Kruk & Kuip: Giants start to show life offensively
Denard Span's diving catch prevented the Giants from scoring the tying run and ended the game. (COMCAST SPORTSNET)
WASHINGTON -- Three flashes from this lost yet endless summer of Giants baseball:
--June 17 at AT&T Park, 12th inning, two outs, a runner at second base:
Padres center fielder Will Venable, his back almost totally turned to the infield, makes a full-extension catch on Juan Perez. Brandon Belt could’ve skipped home with a walk-off win. Instead the Giants lost in the 13th.
--June 25 at Dodger Stadium, ninth inning, two outs, runners at first and second base:
Dodgers center fielder Matt Kemp sprints straight back, makes a leaping catch at the wall and comes down with Marco Scutaro’s deep drive, punching the wall for emphasis. The Dodgers won 6-5.
--August 14 at Nationals Park, ninth inning, two outs, a runners at first and second base: Denard Span now has something to talk about with Venable and Kemp.
Hunter Pence thought he had a two-run double to put the Giants ahead and complete a comeback from a five-run deficit. So did everyone in the visiting dugout. The crowd noise was the first indication to Pence, and Belt running from second base, that something wasn’t right.
[INSTANT REPLAY: Nationals 6, Giants 5]
It wasn’t. Span made a diving catch on the grass and the Giants have more evidence that this is not their season. Their 6-5 loss was their 67th on the year – one away from matching their 68 losses from one year ago.
Leave it to Pence to find a positive out of this -- and make a tremendous board game reference along the way.
“If it’s Candy Land every year, and we win the World Series every year, who’d want to watch?” Pence said. “Not to say we’re out of it. We’re still fighting here. But these situations add character. Humility makes you stronger.”
Maybe so, but the Giants took a wrong turn somewhere in the Gumdrop Mountains and ventured straight into the Molasses Swamp. They’ve reached the stage where moral victories probably mean as much, if not more, than the actual ones.
They had a few of those, including Pablo Sandoval’s first double in 54 at-bats (his last one came July 28) as part of his first three-hit game since May 17. They also saw Brandon Belt stay hot with a tape measure home run in the eighth and an RBI single in the ninth.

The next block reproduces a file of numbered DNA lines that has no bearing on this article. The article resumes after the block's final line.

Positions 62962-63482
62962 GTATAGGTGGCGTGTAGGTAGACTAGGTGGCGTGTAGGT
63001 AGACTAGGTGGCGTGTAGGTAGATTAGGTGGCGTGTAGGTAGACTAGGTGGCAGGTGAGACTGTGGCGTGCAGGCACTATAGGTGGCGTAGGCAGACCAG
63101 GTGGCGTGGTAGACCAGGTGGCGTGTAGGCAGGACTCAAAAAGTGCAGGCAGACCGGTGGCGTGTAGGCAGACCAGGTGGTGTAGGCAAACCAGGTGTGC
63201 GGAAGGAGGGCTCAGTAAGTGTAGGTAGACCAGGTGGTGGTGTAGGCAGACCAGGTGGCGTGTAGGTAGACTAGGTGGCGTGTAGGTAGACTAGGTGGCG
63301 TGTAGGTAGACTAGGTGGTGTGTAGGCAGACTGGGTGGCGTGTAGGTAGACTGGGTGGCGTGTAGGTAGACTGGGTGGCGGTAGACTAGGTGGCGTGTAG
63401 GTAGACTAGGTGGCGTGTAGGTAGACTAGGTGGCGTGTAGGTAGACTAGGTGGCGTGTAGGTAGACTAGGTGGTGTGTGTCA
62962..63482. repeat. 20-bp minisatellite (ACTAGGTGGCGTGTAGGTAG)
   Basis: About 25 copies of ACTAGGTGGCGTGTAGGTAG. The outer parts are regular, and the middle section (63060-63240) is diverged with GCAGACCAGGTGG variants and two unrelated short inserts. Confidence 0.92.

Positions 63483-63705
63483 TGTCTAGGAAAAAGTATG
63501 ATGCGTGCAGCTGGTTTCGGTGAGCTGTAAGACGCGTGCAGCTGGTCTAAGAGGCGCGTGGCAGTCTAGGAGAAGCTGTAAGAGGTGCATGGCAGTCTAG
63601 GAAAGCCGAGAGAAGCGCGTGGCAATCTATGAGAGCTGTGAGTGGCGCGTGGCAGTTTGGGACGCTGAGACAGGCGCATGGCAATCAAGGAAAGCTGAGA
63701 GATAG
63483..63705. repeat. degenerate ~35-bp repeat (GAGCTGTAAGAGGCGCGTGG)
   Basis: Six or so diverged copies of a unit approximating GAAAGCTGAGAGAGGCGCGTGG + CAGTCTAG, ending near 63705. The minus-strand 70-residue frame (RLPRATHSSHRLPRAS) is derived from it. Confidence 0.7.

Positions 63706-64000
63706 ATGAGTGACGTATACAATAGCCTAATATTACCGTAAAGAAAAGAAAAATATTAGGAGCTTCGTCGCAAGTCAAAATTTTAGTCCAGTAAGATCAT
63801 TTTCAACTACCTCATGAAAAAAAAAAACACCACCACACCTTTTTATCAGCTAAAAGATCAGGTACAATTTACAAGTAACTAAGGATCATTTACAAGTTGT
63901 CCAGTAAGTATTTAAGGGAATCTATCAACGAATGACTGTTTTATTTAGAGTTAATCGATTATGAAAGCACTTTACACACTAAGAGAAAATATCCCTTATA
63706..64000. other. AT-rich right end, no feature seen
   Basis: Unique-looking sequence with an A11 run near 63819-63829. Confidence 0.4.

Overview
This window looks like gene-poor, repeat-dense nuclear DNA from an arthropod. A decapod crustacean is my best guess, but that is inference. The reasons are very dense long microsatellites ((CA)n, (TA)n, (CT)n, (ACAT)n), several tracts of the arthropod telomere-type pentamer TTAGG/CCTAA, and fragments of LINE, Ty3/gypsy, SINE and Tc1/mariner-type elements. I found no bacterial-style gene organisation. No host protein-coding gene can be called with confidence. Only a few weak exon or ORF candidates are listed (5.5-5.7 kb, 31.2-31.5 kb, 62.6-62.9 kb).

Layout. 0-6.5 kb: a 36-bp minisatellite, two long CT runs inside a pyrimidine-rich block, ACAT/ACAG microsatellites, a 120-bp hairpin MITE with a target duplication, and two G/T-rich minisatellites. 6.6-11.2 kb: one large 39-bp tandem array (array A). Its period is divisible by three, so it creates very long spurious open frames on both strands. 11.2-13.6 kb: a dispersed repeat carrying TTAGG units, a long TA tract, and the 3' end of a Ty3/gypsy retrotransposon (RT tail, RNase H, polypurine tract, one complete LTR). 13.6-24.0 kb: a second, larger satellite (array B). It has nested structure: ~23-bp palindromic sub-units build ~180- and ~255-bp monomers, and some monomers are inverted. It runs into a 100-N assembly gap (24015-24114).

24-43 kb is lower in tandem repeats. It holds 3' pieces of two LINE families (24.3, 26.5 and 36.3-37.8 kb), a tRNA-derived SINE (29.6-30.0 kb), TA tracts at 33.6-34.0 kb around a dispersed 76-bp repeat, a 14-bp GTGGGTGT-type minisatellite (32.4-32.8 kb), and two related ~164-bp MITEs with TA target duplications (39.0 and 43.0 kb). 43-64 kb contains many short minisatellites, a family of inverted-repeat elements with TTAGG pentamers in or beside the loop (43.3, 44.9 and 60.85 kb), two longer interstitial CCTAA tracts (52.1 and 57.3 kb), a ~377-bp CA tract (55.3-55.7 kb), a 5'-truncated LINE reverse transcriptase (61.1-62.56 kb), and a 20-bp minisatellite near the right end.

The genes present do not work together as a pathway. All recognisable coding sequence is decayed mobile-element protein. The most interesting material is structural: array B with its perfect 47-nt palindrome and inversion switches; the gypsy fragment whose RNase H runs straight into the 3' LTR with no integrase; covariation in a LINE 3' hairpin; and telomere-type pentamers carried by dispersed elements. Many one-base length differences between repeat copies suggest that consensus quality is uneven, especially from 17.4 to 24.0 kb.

Mostly, they put themselves within a few inches of winning on a night in which they trailed 6-1 after the fourth.
Pence didn’t know how close he came to a double. He still hadn’t seen replay of Span’s catch.
“I definitely thought that was a hit,” Pence said. I didn’t even see him catch it. I had my head down, running. The crowd noise made me look up. I was in shock. … He apparently made a spectacular play. I still haven’t seen it.
“I’ll also say it was really spectacular to even be in that situation. The boys, we fought hard. They had some great at-bats. That’s what this game is about.”
Some breaks help, too. Not to suggest luck is the only variation between last year’s World Series winners and this year’s team, which threatens to become the third team in baseball history, and the first since the 1998 Marlins, to finish last place a year after winning a title.
But Pence’s triple-hit? It’s not happening this year.
Belt had the same perspective that Pence did. He didn’t see the catch. He heard it.
“It was a slider and from second base, I could see he stayed on the ball really well,” Belt said. “I didn’t think there was really any way (Span) was going to get there.”
Said Bochy: “They fought so hard. It’s a shame they couldn’t get a break.”
Bochy extended that bad luck to Tim Lincecum, who really made just one mistake -- a firm but plate-splitting 94-mph fastball to Anthony Rendon -- in a five-run fourth inning. The rest was all chops and bloops and bleeders.
“They go out and play all nine innings, regardless of what I do,” Lincecum said. “They’ve done a great job of fighting. And personally, for me, it’s about just accepting the changes I’ve made and knowing I’ve done the homework and done everything I could.”
Some years, it doesn't matter. It falls down like a house of cards. Or of peanut brittle.